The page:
"Do You Look Forward To Customer Complaints...Or Do You Go Out Of Your Way To Avoid Them?"

By Rocky Tapscott

If you are like most Business owners, you will run a mile from any customer who complains about anything that happens in your Business. It's natural really, because most people hate the thought that they may have upset another person or that their service may not have been up to scratch.

We all like to try to help our customers solve their problems with the most effective and least expensive solution that we can provide (or at least we should be trying to do this...). If we get it wrong, then our customer has a right to complain, and have her grievance heard, acted upon and remedied.

Customer complaints are one of the most uncomfortable parts of owning a Business, but they are a fact of life. The way you deal with them will reflect massively on your bottom line.

Don't believe me?

Let's look at a couple of examples...these stories are true, just the people's names have been changed.

The $2.00 video hire that cost a fortune

John lived in a small town and was a frequent customer of the local Video store, where just about every week he and his family would spend around $20.00 on video rentals, snacks and drinks. The staff at the video store weren't exactly what you would call friendly, but they had no competition for many miles, so John just bit his lip every time he went in there to pick up his movies.

Then, one day his wife came home with a book of discount coupons she had purchased for $50.00 which included a voucher from the video store of a Free weekly video rental each week for 8 weeks.

John eventually got around to remembering to take the voucher to the store on a Sunday during the second week of the promotion, and picked up a free video for his daughter that usually cost $2.00 per week, along with two overnight rentals and a bottle of drink and some chips that cost $18.00 all up.

The next week, he returned the weekly rental video on Saturday afternoon at around 5 p.m. and took the next weeks free weekly rental to the counter with two more overnight rentals.

The surly shop assistant stared down her nose at him and snarled, "You can't pick up your next Free weekly video until tomorrow! The promotion runs from Sunday to Sunday. You'll have to come back again."

John protested that the round trip was 16 kilometres and the cost and time spent driving back to the store wasn't worth the trouble for a $2.00 movie. It was only a few hours early and surely he could take the video home with him now.

The shop assistant was adamant that he would have to come back, so in frustration, he dumped the other two overnight videos, chips and drink on the counter and stormed out without buying anything.

Unlike 90% of people who have a grievance with a Business, he wrote a letter of complaint to the manager, outlining his concerns and feelings about the attitude of the shop assistant he had encountered.

A week later, he received a reply from the store manager, and couldn't believe his eyes.

The letter had been written COMPLETELY IN CAPITALS, contained at least 10 spelling and grammatical errors, and basically told John he was in the wrong because the shop assistant was following store policy, they were allowed to be rude to customers because where else was he going to go to hire videos, and to stop complaining about a $2.00 video and wake up to himself!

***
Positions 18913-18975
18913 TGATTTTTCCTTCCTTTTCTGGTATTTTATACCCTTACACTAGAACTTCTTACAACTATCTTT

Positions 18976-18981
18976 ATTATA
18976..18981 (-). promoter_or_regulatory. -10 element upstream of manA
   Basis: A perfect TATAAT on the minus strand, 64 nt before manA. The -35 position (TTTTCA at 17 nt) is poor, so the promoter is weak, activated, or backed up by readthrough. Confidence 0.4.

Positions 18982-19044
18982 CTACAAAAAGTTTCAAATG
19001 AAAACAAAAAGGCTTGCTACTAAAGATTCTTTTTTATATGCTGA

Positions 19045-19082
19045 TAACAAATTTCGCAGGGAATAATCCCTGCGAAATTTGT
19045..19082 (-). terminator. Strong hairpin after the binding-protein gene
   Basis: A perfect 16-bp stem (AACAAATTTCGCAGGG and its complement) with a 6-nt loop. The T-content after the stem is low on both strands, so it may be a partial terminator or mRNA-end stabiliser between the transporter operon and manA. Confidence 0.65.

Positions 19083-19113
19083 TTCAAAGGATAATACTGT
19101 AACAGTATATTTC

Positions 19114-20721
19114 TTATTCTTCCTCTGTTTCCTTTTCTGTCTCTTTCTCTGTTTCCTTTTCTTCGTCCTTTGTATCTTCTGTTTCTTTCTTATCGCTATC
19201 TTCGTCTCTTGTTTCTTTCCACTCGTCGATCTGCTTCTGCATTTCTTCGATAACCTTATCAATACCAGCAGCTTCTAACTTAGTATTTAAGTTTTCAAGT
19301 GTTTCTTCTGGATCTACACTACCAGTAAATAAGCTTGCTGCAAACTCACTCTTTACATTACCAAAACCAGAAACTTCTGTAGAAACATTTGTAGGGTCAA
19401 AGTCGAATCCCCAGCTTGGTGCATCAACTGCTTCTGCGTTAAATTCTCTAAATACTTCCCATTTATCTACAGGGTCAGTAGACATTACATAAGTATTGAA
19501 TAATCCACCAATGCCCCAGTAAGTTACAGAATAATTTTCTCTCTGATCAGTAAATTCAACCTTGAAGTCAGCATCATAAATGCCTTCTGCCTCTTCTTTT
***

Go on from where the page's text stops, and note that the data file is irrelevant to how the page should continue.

John was speechless

He called a pay TV provider and had Satellite television installed two days later at a cost of $60 per month, and has never to this day gone into that video store.

On the few occasions he has rented videos since then, he has driven over 40 kilometres to nearby town to rent them!

Plus, he told everyone he met about his treatment at the hands of the video store owner and many other people shared their bad experiences as well.

So lets do a quick back of the envelope calculation of how much that silly $2.00 video incident has cost the video store owner since that fateful day.

$20 per week for say 48 weeks a year adds up to $960 in lost sales in the first year. John hasn't been back into the store for 7 years, so that's a total of $6720 in lost turnover...from just one customer.

Imagine if that shop assistant offends just two customers a week in the same manner and they decide to either buy somewhere else or do what John did and spend their money on pay TV instead. That's 100 customers each year, costing $6720 each in lost profits over the next 7 years.

That's $672,000 in lost turnover!

What if she offended more than two customers per week! And that assumes that it only happens for one year. Imagine the compounding effect of this policy over many years.

That extra money could have funded the purchase of 20 rental properties over this period of time, or bought the store owner a new Ferrari with cash to spare, or bought a new home and helped him and his family enjoy a three week vacation in the snow every year...

And remember, for every person who takes the time to complain, there are 9 others who just never return...and they usually tell several other people about how badly they were treated as well.

This one simple act of short term thinking, multiplied over and ever, has the potential to send this video store owner into bankruptcy and devalue his Business massively for anyone who decides to purchase it in the future.